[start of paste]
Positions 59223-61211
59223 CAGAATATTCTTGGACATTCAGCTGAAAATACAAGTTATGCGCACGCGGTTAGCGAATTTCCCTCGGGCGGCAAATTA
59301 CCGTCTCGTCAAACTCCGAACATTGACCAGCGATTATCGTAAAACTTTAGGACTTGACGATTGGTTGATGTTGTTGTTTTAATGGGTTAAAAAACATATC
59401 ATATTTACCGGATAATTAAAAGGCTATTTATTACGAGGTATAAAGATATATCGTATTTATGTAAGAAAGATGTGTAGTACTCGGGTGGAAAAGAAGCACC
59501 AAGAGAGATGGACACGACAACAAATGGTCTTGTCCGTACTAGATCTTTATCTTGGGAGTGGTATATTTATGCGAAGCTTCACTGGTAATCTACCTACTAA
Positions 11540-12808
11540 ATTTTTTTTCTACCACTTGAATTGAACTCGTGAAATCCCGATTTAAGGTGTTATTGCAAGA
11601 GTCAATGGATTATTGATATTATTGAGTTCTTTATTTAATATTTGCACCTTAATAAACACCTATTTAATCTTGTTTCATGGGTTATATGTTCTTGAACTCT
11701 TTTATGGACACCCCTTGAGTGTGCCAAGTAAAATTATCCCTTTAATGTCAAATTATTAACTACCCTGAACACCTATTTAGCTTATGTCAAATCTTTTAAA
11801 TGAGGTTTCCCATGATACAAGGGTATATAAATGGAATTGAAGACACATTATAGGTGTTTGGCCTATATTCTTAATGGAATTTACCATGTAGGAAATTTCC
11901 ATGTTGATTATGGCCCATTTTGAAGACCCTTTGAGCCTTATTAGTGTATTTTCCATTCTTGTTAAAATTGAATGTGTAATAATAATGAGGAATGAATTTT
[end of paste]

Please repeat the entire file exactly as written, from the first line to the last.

Positions 59223-61211
59223 CAGAATATTCTTGGACATTCAGCTGAAAATACAAGTTATGCGCACGCGGTTAGCGAATTTCCCTCGGGCGGCAAATTA
59301 CCGTCTCGTCAAACTCCGAACATTGACCAGCGATTATCGTAAAACTTTAGGACTTGACGATTGGTTGATGTTGTTGTTTTAATGGGTTAAAAAACATATC
59401 ATATTTACCGGATAATTAAAAGGCTATTTATTACGAGGTATAAAGATATATCGTATTTATGTAAGAAAGATGTGTAGTACTCGGGTGGAAAAGAAGCACC
59501 AAGAGAGATGGACACGACAACAAATGGTCTTGTCCGTACTAGATCTTTATCTTGGGAGTGGTATATTTATGCGAAGCTTCACTGGTAATCTACCTACTAA
Positions 11540-12808
11540 ATTTTTTTTCTACCACTTGAATTGAACTCGTGAAATCCCGATTTAAGGTGTTATTGCAAGA
11601 GTCAATGGATTATTGATATTATTGAGTTCTTTATTTAATATTTGCACCTTAATAAACACCTATTTAATCTTGTTTCATGGGTTATATGTTCTTGAACTCT
11701 TTTATGGACACCCCTTGAGTGTGCCAAGTAAAATTATCCCTTTAATGTCAAATTATTAACTACCCTGAACACCTATTTAGCTTATGTCAAATCTTTTAAA
11801 TGAGGTTTCCCATGATACAAGGGTATATAAATGGAATTGAAGACACATTATAGGTGTTTGGCCTATATTCTTAATGGAATTTACCATGTAGGAAATTTCC
11901 ATGTTGATTATGGCCCATTTTGAAGACCCTTTGAGCCTTATTAGTGTATTTTCCATTCTTGTTAAAATTGAATGTGTAATAATAATGAGGAATGAATTTT